A trial hoping to make severe food allergies a thing of the past will be extended to Scotland.
It explores if peanut and milk products, taken under medical supervision, can be used as a treatment for people with allergies.
Isla Forrest, 11, is settling into secondary school in Lenzie. She has a severe tree nut and egg allergy which means she has to carry an epipen. Knowing what’s in her food is crucial.
She said: “If I don’t read the ingredients on it and I just eat it, I have a possibility of having an anaphylactic reaction.”
While most food packaging will have words like ‘may contain’, for Isla and her family, they don’t provide much peace of mind.
“The ‘may contains’ are probably our biggest problem at the moment,” said her mum Nicky.
She believes the vague wording and lack of clarity about what the food might contain are diminishing responsibility.
“I think that’s probably one of the reasons it’s getting more and more difficult to eat out at the moment.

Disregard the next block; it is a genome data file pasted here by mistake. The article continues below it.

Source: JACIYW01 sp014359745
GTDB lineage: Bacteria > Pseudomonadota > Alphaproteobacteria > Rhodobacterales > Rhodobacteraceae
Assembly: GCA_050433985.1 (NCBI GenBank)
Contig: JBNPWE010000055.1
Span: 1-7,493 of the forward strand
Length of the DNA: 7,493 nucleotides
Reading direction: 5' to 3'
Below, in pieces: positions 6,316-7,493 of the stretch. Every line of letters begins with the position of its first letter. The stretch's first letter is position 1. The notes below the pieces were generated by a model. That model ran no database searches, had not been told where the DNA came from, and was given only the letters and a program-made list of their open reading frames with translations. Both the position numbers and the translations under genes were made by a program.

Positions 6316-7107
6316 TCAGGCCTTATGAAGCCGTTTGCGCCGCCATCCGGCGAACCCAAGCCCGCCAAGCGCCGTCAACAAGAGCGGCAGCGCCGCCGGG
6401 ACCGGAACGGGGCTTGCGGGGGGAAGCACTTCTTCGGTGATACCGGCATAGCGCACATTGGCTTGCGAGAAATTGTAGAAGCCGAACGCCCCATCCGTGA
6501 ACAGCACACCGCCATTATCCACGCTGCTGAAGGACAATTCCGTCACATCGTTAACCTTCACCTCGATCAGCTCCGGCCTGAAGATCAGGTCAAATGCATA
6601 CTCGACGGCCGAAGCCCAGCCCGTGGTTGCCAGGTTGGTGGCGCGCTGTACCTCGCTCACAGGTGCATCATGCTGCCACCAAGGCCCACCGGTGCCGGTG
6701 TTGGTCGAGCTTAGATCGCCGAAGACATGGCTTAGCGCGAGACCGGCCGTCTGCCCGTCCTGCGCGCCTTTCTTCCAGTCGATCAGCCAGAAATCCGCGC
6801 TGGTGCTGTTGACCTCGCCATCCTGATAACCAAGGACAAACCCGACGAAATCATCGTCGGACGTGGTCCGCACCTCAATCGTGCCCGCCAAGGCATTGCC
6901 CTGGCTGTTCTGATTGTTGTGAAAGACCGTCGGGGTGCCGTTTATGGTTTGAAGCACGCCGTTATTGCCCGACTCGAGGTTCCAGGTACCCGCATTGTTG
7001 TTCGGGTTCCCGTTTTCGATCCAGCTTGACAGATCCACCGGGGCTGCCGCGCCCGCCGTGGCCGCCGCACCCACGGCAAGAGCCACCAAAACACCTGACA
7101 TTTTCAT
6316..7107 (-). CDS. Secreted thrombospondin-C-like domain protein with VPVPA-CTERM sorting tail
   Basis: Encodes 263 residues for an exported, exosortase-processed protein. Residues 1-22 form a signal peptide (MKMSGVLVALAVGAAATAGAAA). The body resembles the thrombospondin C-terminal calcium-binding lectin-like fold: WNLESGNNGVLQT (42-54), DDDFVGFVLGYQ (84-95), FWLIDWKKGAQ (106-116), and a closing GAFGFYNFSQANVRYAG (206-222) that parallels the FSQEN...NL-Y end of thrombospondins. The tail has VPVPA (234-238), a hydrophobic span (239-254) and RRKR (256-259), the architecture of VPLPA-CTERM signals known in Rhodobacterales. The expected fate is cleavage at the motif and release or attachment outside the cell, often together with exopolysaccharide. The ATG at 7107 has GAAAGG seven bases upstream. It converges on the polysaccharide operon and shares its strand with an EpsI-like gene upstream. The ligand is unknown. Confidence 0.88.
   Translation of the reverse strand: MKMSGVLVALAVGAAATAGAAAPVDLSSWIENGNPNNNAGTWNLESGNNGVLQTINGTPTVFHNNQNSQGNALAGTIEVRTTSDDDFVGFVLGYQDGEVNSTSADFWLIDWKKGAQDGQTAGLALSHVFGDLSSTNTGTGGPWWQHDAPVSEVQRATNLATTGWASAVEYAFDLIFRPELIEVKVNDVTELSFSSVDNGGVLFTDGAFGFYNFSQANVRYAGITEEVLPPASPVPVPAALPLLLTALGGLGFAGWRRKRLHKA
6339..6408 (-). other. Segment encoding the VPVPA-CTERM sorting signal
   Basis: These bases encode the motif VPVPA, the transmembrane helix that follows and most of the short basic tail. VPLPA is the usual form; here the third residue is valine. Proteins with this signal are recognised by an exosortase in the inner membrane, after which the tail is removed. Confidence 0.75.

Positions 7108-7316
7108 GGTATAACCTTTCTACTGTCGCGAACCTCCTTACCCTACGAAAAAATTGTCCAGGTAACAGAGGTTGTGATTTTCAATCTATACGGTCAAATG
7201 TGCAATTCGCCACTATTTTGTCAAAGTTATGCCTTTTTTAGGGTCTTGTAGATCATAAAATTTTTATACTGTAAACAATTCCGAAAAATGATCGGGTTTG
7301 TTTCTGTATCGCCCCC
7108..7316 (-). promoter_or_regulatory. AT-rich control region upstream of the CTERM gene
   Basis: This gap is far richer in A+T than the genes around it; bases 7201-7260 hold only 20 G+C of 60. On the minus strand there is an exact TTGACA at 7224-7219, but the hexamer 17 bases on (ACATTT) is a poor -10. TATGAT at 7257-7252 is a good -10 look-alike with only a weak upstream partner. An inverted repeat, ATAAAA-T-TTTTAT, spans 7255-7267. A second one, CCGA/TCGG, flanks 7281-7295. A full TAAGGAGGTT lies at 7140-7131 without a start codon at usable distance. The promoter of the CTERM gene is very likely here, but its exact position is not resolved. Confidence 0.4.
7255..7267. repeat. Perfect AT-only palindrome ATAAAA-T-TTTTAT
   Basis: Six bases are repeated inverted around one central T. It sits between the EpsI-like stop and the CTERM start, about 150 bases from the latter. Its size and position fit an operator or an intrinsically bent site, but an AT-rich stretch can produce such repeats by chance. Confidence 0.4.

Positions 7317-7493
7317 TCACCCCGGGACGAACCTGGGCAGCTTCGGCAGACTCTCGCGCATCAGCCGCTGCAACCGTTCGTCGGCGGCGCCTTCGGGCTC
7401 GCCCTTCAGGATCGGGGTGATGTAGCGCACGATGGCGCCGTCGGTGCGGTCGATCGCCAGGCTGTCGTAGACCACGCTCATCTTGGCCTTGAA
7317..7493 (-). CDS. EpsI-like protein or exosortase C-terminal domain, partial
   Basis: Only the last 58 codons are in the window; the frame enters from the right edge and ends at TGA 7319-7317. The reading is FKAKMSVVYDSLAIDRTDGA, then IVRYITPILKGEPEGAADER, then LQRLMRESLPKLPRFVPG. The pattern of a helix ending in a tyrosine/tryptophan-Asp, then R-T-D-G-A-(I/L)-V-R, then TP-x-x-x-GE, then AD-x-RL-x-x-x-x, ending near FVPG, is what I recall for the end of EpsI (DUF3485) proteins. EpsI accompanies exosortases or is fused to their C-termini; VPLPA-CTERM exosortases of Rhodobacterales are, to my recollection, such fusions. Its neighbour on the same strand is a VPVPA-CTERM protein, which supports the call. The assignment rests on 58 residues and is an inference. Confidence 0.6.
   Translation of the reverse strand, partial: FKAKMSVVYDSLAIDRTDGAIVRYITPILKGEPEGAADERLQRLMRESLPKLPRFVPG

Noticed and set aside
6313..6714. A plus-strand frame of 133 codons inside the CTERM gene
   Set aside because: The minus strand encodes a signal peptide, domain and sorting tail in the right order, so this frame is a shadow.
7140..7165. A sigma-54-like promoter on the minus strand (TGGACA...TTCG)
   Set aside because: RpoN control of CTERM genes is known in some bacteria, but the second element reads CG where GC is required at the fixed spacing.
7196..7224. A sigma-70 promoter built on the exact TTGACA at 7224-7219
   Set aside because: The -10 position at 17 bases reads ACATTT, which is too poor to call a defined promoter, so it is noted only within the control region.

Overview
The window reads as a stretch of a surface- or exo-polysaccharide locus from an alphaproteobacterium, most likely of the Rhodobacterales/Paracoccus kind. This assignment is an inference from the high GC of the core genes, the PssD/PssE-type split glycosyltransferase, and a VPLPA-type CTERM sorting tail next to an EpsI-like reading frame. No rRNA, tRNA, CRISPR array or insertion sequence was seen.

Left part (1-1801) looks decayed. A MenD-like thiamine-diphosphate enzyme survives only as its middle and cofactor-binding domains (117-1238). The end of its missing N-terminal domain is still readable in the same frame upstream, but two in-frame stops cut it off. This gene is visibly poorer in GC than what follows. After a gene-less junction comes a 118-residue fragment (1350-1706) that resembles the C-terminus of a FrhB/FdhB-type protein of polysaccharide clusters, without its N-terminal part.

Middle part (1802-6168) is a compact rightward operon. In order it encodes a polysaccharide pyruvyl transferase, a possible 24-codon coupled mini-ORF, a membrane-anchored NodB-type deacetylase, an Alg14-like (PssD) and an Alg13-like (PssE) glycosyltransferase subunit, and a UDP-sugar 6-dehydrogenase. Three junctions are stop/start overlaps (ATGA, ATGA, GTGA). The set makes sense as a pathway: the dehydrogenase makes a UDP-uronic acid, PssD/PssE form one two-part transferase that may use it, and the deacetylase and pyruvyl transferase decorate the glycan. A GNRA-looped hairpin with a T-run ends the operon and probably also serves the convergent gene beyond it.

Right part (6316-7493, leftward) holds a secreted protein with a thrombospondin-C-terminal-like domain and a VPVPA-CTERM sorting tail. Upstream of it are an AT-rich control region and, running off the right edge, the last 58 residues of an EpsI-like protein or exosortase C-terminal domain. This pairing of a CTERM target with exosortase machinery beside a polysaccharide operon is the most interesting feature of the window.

“We’re finding more and more that we are faced with signing a legal disclaimer before we eat in that restaurant because they think that’s a good way of…. you know. It’s difficult.”
It comes as the parents of Natasha Ednan-Laperouse have campaigned for changes to food labelling.
Their 15-year-old daughter died from an allergic reaction to a takeaway baguette in 2016.
Legislation now known as Natasha’s Law requires all ingredients to be listed on packaging.
Their campaign has the backing of Prince Charles, The Duke of Rothesay, who met with researchers working on the ground-breaking trial.
For many like Isla, the findings could be life changing breakthrough.
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